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West's narrative dismally downbeat

By Liu Zuokui | China Daily | Updated: 2024-02-24 08:58

Christoph Heusgen (C), chairman of the Munich Security Conference, attends the release of Munich Security Report 2024 in Berlin, Germany, Feb 12, 2024. The Munich Security Report 2024 published ahead of this year's Munich Security Conference expressed worries over the "lose-lose dynamics" amid growing geopolitical tensions and rising economic uncertainty. [Photo/Xinhua]

Since 2015, the organizers of the Munich Security Conference have been releasing thematic reports, showing their ability to shape global discourse on security and draw attention to critical international security events, thereby expanding their influence. While factual accuracy is important, it is not the security conference's primary focus. Instead, the conference's perspective on issues and its ability to generate topics help direct global attention toward a Western-dominated narrative in order to retain the West's ideological leadership.

The narrative style of the West remains noteworthy. Examining the thematic framing of recent MSC reports, a prevailing tone of loss emerges. For instance, themes such as "Westlessness" in 2020, "Competition and Cooperation" in 2021, "Unlearning Helplessness" in 2022, "Revision" in 2023, and "Lose-Lose" this year have draped successive conferences in a somber atmosphere.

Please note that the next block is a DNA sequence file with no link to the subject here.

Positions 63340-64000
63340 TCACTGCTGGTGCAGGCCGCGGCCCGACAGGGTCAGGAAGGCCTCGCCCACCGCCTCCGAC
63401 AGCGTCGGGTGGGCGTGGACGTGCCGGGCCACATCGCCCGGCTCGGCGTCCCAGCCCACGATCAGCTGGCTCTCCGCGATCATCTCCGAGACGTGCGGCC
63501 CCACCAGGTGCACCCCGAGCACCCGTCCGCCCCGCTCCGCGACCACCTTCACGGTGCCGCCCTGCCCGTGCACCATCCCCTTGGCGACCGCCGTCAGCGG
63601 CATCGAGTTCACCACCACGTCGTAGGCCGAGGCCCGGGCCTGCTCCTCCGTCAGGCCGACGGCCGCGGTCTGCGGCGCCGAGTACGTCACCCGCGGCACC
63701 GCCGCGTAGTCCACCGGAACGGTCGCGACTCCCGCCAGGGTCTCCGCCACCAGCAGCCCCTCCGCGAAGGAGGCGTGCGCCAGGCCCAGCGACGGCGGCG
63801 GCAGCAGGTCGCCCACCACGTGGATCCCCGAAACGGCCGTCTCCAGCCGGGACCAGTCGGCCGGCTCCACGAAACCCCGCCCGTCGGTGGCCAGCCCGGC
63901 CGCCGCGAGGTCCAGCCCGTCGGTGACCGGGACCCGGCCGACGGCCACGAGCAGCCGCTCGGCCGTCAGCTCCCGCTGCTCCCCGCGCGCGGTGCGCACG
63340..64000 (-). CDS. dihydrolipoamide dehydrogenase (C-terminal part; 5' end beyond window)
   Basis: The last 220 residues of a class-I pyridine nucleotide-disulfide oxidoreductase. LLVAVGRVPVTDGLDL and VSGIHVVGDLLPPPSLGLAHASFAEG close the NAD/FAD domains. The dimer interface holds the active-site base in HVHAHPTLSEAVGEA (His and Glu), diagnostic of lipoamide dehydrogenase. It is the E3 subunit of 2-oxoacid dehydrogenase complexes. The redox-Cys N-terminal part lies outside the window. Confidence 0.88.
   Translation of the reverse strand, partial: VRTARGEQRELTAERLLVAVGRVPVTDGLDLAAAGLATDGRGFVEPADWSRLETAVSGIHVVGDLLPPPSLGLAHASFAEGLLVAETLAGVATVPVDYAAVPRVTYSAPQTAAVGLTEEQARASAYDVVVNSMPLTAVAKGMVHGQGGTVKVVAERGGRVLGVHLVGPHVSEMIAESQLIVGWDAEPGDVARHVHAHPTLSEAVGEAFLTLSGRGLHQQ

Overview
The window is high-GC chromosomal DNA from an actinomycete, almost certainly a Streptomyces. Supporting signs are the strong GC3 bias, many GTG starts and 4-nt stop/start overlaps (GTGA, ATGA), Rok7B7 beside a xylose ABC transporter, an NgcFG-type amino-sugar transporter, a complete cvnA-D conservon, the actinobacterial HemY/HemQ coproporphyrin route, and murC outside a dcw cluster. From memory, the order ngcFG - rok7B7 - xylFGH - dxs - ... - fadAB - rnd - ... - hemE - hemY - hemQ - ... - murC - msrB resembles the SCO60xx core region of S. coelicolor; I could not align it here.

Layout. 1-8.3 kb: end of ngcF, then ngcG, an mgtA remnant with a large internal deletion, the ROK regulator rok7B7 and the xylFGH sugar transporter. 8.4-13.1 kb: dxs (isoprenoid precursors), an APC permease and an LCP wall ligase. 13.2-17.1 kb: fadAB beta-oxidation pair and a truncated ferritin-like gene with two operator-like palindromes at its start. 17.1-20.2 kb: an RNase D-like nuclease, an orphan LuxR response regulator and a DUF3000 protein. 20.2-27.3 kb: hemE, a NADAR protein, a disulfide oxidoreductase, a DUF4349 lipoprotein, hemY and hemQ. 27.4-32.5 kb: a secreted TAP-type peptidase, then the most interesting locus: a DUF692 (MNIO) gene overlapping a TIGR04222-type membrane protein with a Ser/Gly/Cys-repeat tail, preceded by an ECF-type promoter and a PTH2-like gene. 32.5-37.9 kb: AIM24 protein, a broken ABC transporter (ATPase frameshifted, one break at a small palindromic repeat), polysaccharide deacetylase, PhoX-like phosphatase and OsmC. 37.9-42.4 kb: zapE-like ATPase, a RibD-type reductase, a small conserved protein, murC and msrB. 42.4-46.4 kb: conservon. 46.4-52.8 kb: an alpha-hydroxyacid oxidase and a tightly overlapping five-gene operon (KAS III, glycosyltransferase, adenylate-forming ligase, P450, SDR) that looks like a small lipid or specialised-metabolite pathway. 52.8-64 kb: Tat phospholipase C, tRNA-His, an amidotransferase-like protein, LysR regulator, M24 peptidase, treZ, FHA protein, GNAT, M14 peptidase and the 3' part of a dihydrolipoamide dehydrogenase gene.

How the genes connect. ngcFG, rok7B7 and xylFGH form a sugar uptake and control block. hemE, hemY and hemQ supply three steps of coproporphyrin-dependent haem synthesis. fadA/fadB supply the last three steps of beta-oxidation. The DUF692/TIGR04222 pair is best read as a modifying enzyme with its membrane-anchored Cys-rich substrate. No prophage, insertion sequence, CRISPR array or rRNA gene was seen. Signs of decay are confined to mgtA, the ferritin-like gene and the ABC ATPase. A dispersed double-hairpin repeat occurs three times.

Having attended the 2024 Munich Security Conference, I experienced this atmosphere firsthand. UN Secretary-General Antonio Guterres expressed concern over the existing international governance system during the opening ceremony, while the organizers mourned the passing of dissenters and mournful music filled the venue, echoing the Western narrative of "lose-lose". This atmosphere persisted during the discussions throughout the conference. This narrative reflects several international political realities: